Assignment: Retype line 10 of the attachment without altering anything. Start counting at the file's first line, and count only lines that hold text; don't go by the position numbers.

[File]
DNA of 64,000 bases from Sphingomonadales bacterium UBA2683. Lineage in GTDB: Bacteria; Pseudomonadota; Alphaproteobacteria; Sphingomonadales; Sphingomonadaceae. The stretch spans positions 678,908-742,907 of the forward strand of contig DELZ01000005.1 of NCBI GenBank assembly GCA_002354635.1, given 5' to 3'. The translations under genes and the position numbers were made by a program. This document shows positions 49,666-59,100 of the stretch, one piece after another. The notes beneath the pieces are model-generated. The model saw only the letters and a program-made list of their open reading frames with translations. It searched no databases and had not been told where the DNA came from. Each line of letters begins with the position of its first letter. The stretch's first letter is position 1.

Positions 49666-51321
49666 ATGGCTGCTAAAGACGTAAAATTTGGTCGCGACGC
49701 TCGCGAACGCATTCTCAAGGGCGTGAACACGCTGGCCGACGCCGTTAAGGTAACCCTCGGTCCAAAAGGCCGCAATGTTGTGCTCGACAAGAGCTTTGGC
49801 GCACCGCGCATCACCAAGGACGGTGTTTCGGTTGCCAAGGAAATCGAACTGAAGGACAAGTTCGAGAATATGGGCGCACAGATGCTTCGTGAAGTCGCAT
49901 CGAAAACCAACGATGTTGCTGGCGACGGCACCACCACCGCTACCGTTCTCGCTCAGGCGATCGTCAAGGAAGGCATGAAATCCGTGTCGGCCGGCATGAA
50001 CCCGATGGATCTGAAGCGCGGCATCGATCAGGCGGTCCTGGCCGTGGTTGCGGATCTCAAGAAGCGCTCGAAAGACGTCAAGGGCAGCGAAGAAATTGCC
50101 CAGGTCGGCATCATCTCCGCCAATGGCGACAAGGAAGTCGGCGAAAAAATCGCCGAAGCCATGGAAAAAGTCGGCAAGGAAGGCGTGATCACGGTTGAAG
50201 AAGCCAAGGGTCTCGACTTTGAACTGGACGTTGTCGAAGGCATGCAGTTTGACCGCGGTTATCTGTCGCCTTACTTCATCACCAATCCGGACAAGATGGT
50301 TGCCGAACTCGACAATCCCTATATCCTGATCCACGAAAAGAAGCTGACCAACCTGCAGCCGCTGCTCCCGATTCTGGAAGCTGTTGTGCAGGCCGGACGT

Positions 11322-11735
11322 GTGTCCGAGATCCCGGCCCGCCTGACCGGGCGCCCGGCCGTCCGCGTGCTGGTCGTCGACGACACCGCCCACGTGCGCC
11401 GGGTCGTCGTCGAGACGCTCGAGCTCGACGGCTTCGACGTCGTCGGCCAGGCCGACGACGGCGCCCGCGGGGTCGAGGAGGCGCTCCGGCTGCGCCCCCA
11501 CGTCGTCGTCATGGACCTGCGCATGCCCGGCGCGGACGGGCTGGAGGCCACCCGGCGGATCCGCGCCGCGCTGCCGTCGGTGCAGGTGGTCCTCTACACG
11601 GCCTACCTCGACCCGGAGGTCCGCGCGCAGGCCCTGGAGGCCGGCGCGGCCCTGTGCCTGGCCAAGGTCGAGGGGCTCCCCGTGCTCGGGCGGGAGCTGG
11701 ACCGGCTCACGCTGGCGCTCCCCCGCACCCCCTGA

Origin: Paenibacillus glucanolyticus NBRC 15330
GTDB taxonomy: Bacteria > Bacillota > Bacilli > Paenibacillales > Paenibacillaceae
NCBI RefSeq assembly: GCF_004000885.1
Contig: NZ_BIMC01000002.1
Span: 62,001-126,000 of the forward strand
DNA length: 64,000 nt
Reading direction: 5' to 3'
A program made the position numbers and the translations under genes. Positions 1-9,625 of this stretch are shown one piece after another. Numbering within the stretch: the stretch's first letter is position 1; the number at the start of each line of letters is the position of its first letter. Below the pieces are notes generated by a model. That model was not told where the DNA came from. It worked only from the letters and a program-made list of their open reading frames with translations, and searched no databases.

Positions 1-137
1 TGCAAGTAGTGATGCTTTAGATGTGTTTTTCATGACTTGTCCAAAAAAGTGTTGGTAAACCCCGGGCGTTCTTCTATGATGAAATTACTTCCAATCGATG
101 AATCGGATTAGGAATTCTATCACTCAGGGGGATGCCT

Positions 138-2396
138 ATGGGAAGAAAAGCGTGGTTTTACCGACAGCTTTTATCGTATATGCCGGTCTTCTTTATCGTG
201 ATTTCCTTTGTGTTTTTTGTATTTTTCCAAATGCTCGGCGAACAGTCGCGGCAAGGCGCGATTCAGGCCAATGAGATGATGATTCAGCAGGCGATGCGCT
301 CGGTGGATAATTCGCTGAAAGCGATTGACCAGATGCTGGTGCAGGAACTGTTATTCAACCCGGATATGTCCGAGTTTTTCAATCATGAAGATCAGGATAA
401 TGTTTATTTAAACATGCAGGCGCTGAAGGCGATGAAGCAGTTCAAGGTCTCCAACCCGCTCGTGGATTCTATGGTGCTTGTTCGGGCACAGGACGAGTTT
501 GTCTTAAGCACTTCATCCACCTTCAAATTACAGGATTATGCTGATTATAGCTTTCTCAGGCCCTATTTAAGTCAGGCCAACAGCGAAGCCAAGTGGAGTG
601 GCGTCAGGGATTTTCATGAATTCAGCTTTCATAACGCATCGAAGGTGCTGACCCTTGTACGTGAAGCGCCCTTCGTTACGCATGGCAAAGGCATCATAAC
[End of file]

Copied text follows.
50301 TGCCGAACTCGACAATCCCTATATCCTGATCCACGAAAAGAAGCTGACCAACCTGCAGCCGCTGCTCCCGATTCTGGAAGCTGTTGTGCAGGCCGGACGT